Professional experience is the most extensive and important part of your resume. Based on it, recruiters predict your future performance and evaluate how your skills match the particular industry, employer and role. Therefore, you want to be very specific and concise when describing past experiences. Here are a few hints if you are not sure where to get started:
✓ Write 5-6 bullet points per job. Less won’t give the recruiter a big picture of what your job entailed. More will take the valuable resume space and make the paper longer than necessary. Don’t overload the job description with secondary and irrelevant duties.
✓ Be specific. Don’t say ‘coordinated travels’, ‘answered phones’ and ‘updated database’. Instead, write ‘coordinated and scheduled a travel calendar that included 7 business trips bi-annually’, ‘answered 25+ inbound calls per day, resolving or transferring customer enquires’, and ‘Supported the transition from paper to an electronic database and finished the project 1 week ahead of deadline’.
✓ Keep it relevant. Let’s say you’ve mostly maintained inventory, office library and composed emails in your previous role. However, if your target opening requires heavy customer interaction, maintaining client database and assisting the executive, try and focus on these experiences in the first place, even if they weren’t the top priority in your previous job.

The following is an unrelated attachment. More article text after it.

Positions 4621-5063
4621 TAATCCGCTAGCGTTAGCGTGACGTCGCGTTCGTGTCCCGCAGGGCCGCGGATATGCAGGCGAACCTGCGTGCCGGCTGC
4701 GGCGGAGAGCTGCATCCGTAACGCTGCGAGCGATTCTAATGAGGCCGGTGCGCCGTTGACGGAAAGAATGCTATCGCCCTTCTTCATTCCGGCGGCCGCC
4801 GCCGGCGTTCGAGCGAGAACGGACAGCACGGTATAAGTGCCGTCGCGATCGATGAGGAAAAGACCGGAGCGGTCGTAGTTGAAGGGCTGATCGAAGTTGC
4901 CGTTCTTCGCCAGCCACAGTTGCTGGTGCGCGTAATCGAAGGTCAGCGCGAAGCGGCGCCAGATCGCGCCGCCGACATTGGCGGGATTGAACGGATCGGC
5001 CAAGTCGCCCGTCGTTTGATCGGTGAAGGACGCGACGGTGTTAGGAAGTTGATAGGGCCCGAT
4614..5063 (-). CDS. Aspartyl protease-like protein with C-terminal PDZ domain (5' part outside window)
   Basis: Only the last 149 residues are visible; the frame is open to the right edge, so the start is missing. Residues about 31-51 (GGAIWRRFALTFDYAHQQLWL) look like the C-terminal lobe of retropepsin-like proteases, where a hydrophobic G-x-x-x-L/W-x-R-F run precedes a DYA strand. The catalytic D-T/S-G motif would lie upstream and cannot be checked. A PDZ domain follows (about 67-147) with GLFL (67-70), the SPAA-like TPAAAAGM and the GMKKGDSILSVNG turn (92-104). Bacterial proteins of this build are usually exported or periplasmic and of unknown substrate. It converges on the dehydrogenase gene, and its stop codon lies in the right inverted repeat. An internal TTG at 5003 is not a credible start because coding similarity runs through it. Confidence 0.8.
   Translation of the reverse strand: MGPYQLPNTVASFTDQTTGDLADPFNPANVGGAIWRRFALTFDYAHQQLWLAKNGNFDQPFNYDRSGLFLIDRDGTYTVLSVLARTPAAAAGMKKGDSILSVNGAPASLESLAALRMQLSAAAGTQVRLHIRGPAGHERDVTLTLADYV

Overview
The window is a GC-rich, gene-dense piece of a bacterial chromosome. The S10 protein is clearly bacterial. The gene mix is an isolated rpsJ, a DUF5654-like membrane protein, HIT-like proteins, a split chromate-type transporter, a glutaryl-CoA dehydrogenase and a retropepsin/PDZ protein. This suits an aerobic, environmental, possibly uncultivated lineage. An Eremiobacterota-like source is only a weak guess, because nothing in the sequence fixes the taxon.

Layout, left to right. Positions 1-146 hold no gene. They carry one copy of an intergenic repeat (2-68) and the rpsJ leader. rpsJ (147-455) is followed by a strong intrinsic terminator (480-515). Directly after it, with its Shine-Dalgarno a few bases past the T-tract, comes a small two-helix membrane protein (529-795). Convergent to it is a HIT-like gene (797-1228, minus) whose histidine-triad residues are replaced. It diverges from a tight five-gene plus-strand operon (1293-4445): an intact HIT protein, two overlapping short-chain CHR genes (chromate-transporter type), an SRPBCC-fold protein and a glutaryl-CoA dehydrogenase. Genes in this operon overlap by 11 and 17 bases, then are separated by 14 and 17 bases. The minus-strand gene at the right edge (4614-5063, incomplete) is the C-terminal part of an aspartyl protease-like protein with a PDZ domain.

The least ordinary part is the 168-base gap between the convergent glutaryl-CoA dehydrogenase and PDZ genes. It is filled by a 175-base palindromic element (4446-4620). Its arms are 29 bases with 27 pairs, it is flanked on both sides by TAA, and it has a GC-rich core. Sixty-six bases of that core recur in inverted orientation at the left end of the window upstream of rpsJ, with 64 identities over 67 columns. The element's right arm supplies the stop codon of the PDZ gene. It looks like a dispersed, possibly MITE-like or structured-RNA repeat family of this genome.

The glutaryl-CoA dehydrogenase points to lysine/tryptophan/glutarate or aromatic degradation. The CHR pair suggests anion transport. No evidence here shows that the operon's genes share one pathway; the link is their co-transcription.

✓ Know the limits. Even if your experience in office administration spans over decades, you needn’t list each and every job you had. Limit the experience section to the most recent 15 years, or 5 jobs if you’ve changed job frequently.
✓ Don’t forget your accomplishments. List your achievements and recognition along with regular daily duties. ‘Received an award for excellent work ethic’ or ‘Renegotiated office supplies contracts, saving the company $7,500 a year’ count as great accomplishments.
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Creating a separate Skills section serves two major goals. It makes your expert resume keywording easier and captures the attention of the reader, showing that you’ve got the exact proficiencies they’re looking for. The best way to present your skills is to use 2-3 columns or to organize them by sections (i.e. Administrative, Customer Service, Software, etc.). CV consultants recommend that you list between 8 and 15 skills. Here are some good examples you can add to your resume today:
• Microsoft Office
• Event Coordination & Planning
• Certified Administrative Professional
• Writing & Editing
• Presentation development
• Database management
• Verbal & written communication
Curious about what soft skills are in demand in any industry? Take a look at the detailed characteristics of ideal employees.